Throw open the windows. Spring is here.
August 28, 2008 · Updated 5:48 PM
Change is in the air. In spite of the soggy weather activity is picking up at the Ebey Slough Boat Launch. Coatless children shiver at school bus stops, hoping the clouds will part. Truckers off-load racks of bedding plants and hanging baskets at Freddy's and Wal-Mart. Given the growth-rate of lawns, it's a good thing that skiing is on the wane because spring chores can claim all the outdoor time householders have to spare.
A cosmic signal was struck back in mid-March when the sun, on its northward course, stood straight above the equator at noon. That phenomenon, called the Vernal Equinox, is supposed to mark the beginning of spring. Well, that depends. Look at our weather. While gardens near Eugene, Ore., are readied for planting, we know better than to push the season up here in the Pacific North West.
It pays to wait for conditions to be right. Plant peas too early and the seed rots, a shameful thing among competitive gardeners. Don't think for a moment that those gentle tillers of the soil aren't cutthroat competitors. Points are scored for healthiest plants, earliest crops and the biggest, tastiest vegetables.
Though the sun's northward course is the underlying eraser of winter, other players influence the changing of the seasons. Factor in the possibility of an El Nino year, the Pineapple Express or the Puget Sound Convergence Zone taking up residence over Marysville all these can and do upset temperature, precipitation and any year's true arrival of spring.
Spring is a traveler. Moving northward, it covers about 17 miles per day across level ground. Like most travelers, it gears down when climbing slopes toward chilly highlands and speeds up going downhill. At 17 miles per day, spring should arrive in Spokane six days after touching Walla Walla. Wenatchee should receive spring 3.3 days after it passes Yakima. In the south, seeds are already planted and germinating. To the north, snow shovels are still held ready for freak storms.
April has been telling its usual story of muddy lowlands and snowy peaks. It offers a totally unpredictable mix of stormy tantrums and mild days when we first throw doors and windows open to draft away the staleness of winter and invite the outside in. It balances its dark moods with displays of tulips and early rhodies.
Spring has truly sprung when clutches of neighbors gather outdoors for no better reason then that they're all drawn out to celebrate sunshine and fresh air. Songbirds, blue skies, blossoms. We had one day like that: Saturday, April 12. It was a day when the sun drew freshets from sodden hillsides and carpeted roadsides with dandelions.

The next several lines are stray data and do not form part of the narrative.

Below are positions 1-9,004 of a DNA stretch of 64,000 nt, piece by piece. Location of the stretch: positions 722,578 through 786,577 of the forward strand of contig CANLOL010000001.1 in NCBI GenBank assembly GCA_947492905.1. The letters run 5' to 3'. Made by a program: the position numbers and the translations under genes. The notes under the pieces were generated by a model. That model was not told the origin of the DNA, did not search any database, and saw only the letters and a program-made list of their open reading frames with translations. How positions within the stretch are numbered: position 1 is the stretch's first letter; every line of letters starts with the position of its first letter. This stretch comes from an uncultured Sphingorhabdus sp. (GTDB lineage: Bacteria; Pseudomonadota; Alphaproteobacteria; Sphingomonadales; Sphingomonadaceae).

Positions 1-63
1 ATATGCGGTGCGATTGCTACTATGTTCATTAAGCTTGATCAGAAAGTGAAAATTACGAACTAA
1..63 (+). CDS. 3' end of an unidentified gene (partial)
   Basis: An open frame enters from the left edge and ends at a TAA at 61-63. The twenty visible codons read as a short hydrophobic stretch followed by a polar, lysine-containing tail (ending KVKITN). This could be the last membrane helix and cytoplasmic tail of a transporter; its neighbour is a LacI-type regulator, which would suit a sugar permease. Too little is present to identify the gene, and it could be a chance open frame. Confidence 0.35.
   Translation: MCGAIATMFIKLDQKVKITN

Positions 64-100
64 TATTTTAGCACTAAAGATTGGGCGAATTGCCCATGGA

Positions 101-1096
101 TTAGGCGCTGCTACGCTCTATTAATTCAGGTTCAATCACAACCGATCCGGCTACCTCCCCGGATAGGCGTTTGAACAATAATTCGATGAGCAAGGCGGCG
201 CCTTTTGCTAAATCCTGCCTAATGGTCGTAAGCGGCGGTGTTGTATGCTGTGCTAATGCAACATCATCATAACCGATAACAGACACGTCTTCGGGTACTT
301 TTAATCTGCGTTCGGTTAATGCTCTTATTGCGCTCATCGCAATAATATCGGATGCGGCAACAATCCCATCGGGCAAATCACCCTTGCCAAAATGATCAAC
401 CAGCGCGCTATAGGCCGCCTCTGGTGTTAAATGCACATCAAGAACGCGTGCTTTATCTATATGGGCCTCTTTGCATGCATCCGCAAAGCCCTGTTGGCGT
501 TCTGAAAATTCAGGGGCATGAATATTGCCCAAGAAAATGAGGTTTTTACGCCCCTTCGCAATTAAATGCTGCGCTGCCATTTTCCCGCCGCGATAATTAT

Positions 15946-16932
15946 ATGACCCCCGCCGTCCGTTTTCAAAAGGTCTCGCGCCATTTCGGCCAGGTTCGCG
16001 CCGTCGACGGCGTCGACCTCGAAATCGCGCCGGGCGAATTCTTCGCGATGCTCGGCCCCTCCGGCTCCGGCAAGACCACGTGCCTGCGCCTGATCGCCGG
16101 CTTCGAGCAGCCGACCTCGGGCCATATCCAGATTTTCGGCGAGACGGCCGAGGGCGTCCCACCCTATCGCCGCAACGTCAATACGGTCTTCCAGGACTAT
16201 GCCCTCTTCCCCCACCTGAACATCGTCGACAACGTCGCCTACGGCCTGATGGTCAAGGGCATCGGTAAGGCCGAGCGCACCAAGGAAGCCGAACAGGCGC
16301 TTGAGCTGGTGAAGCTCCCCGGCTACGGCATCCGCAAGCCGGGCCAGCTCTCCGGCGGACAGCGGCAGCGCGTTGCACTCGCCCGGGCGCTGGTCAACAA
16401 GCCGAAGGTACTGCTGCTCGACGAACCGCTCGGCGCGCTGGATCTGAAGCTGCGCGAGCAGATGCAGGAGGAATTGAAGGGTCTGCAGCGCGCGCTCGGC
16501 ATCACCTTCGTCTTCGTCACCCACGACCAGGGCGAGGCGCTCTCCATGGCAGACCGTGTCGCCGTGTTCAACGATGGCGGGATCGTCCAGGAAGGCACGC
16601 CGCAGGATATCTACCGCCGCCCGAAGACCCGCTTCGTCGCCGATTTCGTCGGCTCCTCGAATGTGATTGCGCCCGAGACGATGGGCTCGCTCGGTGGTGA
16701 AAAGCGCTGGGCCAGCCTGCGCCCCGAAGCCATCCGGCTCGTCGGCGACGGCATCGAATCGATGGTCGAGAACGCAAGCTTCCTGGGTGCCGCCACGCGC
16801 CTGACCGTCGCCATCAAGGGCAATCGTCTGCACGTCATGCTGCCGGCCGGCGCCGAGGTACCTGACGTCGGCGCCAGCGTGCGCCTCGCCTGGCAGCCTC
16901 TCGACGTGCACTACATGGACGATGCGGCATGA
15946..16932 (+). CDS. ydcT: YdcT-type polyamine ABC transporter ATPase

Though conventional wisdom links spring's arrival with increasing hours of sunshine, another point of view might imagine spring welling up from underfoot. It takes a gardener to sense this. No dirt-farmer lives who, when standing beside his year's first furrow, can resist stooping to crumble a clod. Crumbliness is the litmus test of soil's readiness to host new life. A closer look opens a microcosm of humus, protozoans, free ions, random seeds, diatoms, gases, worms, grubs, egg-masses, insect hatchlings and burrowing animals. It's a jungle in there.
We are allowed, if we will, to participate in springtime mysteries of soil and seeds. By the end of April, those who are so inclined simply must get their hands in soil. A natural compulsion to commune with the seedbed of life asserts itself. Something more elemental than calendar dates and seed packets and soil chemistry is at work here.
Judging from the average gardener's age, it takes most of a lifetime to absorb enough wisdom to prepare for this primal satisfaction. Either that or it takes aging to set free the primitive brainstem circuitry that is somehow wired to the rhythms of nature. Whatever, participation in the business of spring soil is both humbling and exhilarating. It is nothing less than partnering with the elements to personally enter into the Rites of Spring.
Gardeners and non-gardeners alike sense that, with an unusually deep snow-pack lingering, flooding is likely. Soon-to-be sunny hillsides along the Old Arlington Highway will ooze trickles of winter water. Freshets and breezes sweep their courses clean to leave May a clean month. A vibrant month. For many, a month of choices. Lawnmower or hiking boots? Fishing rod or paint brush? Tennis or window-washing?
May's freezing level rises to above 3,500 feet, pushing the snow-line to 4,500. At all but the highest altitudes, daily melting thins the snow-pack, firming that which remains. Boulders, bushes and downed trees on Mt. Pilchuck remain buried which makes easy trekking for early season hikers.
Spring woods wear a hundred delicate shades of transluscent green. Tips of evergreen sprigs sprout soft bundles of new needles, tingeing each branch's end a paler green while among limbs, bird voices chirp of matings and nest buildings and predator crows. Red-winged blackbirds cluster in marshes to tear nest-building fluff from last year's cattail heads.
It is no wonder that snowbirds return from the southland in April. This is where and when the action begins.
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